The human eye has about 137 million separate ‘seeing’ elements spread out in the sheet of the retina. The number of nerve-lines leading from them to the brain gradually condenses down to little over a million. Each of these has in the brain, we must think, to find its right nerve-exchanges. Those nerve-exchanges lie far apart, and are but stations on the way to further stations. The whole crust of the brain is one thick tangled jungle of exchanges and of branching lines going thither and coming thence. As the eye’s cup develops into the nervous retina all this intricate orientation to locality is provided for by corresponding growth in the brain. To compass what is needed adjacent cells, although sister and sister, have to shape themselves quite differently the one from the other. Most become patterned filaments, set lengthwise in the general direction of the current of travel. But some thrust out arms laterally as if to embrace together whole cables of the conducting system.

Nervous ‘conduction’ is transmission of nervous signals, in this case to the brain. There is also another nervous process, which physiology was slower to discover. Activity at this or that point in the conducting system, where relays are introduced, can be decreased even to suppression. This lessening is called inhibition; it occurs in the retina as elsewhere. All this is arranged for by the developing eye-cup when preparing and carrying out its million-fold connections with the brain for the making of a seeing eye. Obviously there are almost illimitable opportunities for a false step. Such a false step need not count at the time because all that we have been considering is done months or weeks before the eye can be used. Time after time so perfectly is all performed that the infant eye is a good and fitting eye, and the mind soon is instructing itself and gathering knowledge through it. And the child’s eye is not only an eye true to the human type, but an eye with personal likeness to its individual parent’. The many cells which made it have executed correctly a multitudinous dance engaging millions of performers in hundreds of sequences of particular different steps, differing for each performer according to his part. To picture the complexity and the precision beggars any imagery I have. But it may help us to think further.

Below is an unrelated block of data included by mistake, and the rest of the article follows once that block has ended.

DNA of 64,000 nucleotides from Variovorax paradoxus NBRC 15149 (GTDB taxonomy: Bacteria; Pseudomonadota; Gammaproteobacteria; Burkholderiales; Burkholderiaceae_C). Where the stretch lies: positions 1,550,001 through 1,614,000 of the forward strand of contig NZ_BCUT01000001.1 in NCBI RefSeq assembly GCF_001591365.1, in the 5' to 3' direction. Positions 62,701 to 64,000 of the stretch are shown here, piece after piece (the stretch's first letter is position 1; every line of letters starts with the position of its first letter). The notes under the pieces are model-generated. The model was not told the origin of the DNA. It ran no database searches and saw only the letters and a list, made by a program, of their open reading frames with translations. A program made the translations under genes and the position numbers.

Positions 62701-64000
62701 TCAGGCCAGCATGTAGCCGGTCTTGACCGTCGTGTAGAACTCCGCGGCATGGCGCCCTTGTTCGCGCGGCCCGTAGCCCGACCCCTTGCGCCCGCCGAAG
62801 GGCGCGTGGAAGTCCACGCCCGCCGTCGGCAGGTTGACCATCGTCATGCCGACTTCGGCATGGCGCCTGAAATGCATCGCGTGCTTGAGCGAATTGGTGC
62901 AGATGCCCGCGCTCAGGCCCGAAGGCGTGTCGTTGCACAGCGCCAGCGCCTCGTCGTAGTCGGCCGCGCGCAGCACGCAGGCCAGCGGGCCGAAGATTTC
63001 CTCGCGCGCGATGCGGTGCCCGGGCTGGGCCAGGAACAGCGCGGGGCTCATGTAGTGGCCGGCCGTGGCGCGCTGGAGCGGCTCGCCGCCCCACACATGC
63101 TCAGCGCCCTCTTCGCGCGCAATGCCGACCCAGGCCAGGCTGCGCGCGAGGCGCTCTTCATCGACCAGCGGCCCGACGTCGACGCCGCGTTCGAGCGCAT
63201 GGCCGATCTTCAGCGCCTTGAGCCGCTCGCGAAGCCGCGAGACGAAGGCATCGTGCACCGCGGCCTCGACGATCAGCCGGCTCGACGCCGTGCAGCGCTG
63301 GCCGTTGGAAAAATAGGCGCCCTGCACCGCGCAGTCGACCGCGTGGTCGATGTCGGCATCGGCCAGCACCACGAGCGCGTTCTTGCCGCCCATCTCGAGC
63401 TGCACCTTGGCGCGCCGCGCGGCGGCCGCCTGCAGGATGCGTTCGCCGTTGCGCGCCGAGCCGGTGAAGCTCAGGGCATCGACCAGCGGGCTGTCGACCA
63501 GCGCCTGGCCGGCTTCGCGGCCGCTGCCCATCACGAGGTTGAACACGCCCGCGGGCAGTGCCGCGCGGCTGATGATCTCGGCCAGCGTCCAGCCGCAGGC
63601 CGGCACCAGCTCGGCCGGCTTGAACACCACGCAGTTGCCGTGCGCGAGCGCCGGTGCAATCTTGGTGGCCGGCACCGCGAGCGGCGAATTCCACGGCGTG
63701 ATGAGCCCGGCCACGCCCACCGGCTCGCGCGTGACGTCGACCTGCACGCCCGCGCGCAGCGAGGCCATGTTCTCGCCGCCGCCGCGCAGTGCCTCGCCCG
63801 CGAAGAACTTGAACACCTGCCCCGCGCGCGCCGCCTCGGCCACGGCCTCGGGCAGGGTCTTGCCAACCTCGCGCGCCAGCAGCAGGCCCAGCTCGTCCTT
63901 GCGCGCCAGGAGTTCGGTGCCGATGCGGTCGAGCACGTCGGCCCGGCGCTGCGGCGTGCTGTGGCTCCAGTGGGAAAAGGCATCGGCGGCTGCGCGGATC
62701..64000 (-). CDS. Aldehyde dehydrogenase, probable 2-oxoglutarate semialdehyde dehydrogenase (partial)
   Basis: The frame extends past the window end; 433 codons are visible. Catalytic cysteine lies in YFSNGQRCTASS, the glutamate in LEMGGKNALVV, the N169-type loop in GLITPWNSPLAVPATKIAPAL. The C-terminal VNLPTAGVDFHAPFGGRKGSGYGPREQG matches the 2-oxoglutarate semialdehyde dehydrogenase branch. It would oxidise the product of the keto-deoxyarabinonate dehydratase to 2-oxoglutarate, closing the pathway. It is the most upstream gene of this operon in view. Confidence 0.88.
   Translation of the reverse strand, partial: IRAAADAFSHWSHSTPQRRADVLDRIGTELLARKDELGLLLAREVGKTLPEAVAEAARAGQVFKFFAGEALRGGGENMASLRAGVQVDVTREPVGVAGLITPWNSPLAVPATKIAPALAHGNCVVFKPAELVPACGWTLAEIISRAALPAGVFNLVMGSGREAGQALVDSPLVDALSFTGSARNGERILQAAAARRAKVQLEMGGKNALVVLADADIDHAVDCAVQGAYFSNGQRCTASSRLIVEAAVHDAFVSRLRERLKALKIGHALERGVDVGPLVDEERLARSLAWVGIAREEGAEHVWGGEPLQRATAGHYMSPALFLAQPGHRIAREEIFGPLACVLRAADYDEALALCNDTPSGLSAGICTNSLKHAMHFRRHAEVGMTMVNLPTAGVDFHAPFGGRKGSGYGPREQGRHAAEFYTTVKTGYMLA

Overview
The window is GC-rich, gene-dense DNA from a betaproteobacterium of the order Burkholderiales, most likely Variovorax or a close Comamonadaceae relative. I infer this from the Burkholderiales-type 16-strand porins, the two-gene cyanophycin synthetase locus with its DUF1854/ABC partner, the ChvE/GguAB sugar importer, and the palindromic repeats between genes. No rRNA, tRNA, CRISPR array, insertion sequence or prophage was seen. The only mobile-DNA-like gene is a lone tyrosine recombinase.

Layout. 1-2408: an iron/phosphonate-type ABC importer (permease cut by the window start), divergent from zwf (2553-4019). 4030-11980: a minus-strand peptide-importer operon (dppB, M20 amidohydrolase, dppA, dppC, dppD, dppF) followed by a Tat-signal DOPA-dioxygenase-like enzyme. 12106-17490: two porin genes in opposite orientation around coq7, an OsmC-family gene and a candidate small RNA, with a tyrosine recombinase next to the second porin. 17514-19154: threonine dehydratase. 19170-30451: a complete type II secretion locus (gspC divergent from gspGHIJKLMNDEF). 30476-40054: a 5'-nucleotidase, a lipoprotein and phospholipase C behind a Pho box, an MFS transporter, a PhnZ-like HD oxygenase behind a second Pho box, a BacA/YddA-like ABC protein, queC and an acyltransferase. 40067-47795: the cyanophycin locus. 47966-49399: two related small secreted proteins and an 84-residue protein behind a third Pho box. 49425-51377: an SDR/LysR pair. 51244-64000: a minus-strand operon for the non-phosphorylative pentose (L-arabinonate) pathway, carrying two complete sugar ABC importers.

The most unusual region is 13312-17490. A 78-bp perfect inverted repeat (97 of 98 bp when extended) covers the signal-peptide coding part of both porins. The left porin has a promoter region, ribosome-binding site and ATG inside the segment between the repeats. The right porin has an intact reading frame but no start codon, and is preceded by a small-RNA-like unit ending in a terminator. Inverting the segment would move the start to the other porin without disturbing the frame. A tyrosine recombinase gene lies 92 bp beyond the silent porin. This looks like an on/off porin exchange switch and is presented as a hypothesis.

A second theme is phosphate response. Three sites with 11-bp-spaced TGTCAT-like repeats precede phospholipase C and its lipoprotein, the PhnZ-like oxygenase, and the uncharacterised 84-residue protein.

There is too that other layer of those embryonic cells at the back of the eye. They act as the dead black lining of the camera; they with their black pigment kill any stray light which would blur the optical image. They can shift their pigment. In full daylight they screen, and at night they unscreen, as wanted, the special seeing elements which serve for seeing in dim light. These are the cells which manufacture the purple pigment, ‘visual purple’, which sensitizes the eye for seeing in low light.